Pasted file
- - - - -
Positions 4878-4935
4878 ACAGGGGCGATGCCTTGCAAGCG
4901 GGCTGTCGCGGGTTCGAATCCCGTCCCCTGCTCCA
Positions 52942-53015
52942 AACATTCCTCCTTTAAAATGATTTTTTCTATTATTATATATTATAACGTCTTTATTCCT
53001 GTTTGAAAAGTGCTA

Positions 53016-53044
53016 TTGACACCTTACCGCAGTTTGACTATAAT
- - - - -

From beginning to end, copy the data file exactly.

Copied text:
Positions 4878-4935
4878 ACAGGGGCGATGCCTTGCAAGCG
4901 GGCTGTCGCGGGTTCGAATCCCGTCCCCTGCTCCA
Positions 52942-53015
52942 AACATTCCTCCTTTAAAATGATTTTTTCTATTATTATATATTATAACGTCTTTATTCCT
53001 GTTTGAAAAGTGCTA

Positions 53016-53044
53016 TTGACACCTTACCGCAGTTTGACTATAAT